Android devices with Qualcomm’s processor include the Google Nexus One, HTC Legend and HTC Desire. This makes them super speedy and suited to running multiple, power-consuming applications.

ARM has also released a 1GHz processor, and the first device to feature ARM’s Cortex A8 processor will be the Samsung Galaxy S, coming later this year.

Although Android has been applied to devices that feature both capacitive and resistive screens, capacitive is the screen of choice for higher end devices, and those that would best suit business users.

A massive advantage that Android has over rival platforms is the number of manufacturers onboard. HTC, Huawei, Sony Ericsson, LG, Samsung, Acer, Motorola and Dell are all signed up to manufacture devices and this is where Android really wins over other platforms.

Although Windows Mobile has a fleet of manufacturers producing phones running the OS, there’s not nearly as much flexibility as there is with Android.

Applications

One of the reasons rival smartphone platforms are so well suited to business, including BlackBerry, Windows Mobile and the iPhone, is that all of them offer applications that make mobile working possible and offer a near-desktop experience.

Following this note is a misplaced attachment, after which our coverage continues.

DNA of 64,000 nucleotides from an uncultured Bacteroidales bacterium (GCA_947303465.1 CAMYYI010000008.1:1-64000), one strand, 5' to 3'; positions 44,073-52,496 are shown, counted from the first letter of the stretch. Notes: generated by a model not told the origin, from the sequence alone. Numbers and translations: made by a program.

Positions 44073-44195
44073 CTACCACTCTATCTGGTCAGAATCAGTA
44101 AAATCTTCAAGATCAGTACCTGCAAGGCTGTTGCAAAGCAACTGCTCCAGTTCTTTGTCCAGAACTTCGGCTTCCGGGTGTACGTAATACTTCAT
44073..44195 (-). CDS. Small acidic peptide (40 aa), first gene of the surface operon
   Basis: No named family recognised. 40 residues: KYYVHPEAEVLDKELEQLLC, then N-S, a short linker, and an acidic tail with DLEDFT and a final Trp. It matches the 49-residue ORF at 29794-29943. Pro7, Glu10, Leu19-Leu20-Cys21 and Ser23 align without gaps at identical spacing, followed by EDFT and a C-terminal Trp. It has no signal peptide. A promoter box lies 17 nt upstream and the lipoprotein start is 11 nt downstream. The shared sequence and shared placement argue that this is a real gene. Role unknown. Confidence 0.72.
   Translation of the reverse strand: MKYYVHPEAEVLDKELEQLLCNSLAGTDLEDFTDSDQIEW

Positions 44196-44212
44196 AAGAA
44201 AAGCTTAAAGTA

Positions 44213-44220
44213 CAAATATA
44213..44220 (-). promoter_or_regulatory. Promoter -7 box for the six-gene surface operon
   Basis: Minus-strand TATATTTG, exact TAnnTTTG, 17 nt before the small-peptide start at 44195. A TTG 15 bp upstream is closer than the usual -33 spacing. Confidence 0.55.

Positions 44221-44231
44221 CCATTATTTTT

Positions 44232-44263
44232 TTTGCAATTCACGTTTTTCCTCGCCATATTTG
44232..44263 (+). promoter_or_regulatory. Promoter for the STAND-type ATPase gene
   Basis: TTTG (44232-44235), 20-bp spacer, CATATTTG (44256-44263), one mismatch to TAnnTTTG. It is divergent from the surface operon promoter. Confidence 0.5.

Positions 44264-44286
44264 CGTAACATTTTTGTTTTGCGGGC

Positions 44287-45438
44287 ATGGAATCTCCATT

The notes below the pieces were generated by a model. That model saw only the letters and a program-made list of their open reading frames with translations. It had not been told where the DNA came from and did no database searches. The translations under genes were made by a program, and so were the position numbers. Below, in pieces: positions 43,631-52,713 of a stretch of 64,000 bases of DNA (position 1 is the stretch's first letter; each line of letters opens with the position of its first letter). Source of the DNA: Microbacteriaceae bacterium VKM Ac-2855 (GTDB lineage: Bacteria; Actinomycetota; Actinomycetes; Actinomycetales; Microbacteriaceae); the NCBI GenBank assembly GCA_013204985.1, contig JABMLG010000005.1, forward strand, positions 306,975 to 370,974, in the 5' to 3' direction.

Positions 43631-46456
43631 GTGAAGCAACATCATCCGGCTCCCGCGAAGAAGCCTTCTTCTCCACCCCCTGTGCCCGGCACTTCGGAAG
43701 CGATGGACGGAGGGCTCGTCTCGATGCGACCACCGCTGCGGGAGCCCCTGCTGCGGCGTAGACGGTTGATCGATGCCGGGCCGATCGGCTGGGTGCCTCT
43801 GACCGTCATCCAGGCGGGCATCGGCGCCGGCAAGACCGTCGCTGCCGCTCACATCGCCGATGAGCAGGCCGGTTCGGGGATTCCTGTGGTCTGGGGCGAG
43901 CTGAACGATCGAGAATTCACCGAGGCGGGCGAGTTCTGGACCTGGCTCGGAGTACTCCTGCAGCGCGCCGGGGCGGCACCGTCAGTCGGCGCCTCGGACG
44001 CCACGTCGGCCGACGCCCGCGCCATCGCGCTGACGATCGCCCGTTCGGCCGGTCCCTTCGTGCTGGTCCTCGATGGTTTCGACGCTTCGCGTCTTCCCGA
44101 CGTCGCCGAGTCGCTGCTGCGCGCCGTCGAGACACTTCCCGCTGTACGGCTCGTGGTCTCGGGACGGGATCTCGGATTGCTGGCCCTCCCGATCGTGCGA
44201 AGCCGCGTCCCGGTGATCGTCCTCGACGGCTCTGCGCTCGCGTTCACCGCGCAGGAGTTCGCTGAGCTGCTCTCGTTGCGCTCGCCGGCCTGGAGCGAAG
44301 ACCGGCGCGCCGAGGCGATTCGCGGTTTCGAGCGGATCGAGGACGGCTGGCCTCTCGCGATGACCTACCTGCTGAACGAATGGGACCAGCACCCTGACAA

BlackBerry still does it best, with CRM and server-based applications, but the iPhone is coming up from behind quickly.

Windows Mobile also offers many applications (albeit not from the on-device apps store), and the legacy that goes with the evolved PDA platform makes it a fantastic choice for business users.

However, Android still has a way to go before it too can offer the same functionality from applications, but it is certainly catching up fast.

With more than 30,000 applications available in the Android Market, including numerous options that aid work on the move, such as document editors, PDF viewers, backup services and CRM applications, the erratic pricing and currency structure can put you off.

The store is not as well refined as the App Store – at least you know everything on there has been tested – and although the development environment is infinitely more open, that’s not always a good thing when looking for trusted applications.

Functionality

There’s no denying that the current version of Android is more aimed at business users than at launch.

Exchange support is one main focus of Android 2.1, and this demonstrates that the platform is opening up more to business users.

Android 2.1 supports multiple inboxes, and full Exchange services (including calendars, notes, contacts and email.

A new keyboard has also been introduced that makes it easier to type longer emails, although it still doesn’t beat a hardware keyboard.

Although Android is currently a highly consumer-focused platform, it is quickly catching up with more traditional platforms such as BlackBerry and Windows Mobile.

This is as much the fault of the other platforms failing to develop as quickly as much as it is the speed in which Android is growing.

If Gartner’s prediction is correct, Android could well develop into one of the top platforms for both consumer and business users alike.